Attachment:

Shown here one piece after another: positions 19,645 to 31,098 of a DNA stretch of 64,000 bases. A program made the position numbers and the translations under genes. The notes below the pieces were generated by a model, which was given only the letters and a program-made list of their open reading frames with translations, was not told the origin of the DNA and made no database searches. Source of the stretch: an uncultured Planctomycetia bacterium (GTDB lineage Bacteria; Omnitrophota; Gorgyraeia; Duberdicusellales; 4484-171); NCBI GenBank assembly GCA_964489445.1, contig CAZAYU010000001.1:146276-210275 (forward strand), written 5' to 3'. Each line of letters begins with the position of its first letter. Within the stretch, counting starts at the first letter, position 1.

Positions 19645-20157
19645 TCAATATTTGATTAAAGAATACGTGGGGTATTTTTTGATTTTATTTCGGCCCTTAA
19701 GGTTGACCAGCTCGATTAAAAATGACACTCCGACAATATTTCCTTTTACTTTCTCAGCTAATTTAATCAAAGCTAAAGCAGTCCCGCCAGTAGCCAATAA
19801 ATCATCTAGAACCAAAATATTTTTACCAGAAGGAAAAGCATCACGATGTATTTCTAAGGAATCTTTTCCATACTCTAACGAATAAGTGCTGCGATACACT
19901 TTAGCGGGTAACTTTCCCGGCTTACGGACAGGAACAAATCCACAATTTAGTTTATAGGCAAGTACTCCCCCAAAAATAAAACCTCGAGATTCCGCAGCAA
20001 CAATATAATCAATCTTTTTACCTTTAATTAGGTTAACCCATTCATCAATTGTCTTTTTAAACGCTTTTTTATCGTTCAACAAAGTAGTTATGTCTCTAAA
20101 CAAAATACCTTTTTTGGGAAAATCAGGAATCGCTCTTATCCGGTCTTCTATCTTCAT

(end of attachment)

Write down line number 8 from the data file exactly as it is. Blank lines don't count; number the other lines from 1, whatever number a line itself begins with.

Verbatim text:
20101 CAAAATACCTTTTTTGGGAAAATCAGGAATCGCTCTTATCCGGTCTTCTATCTTCAT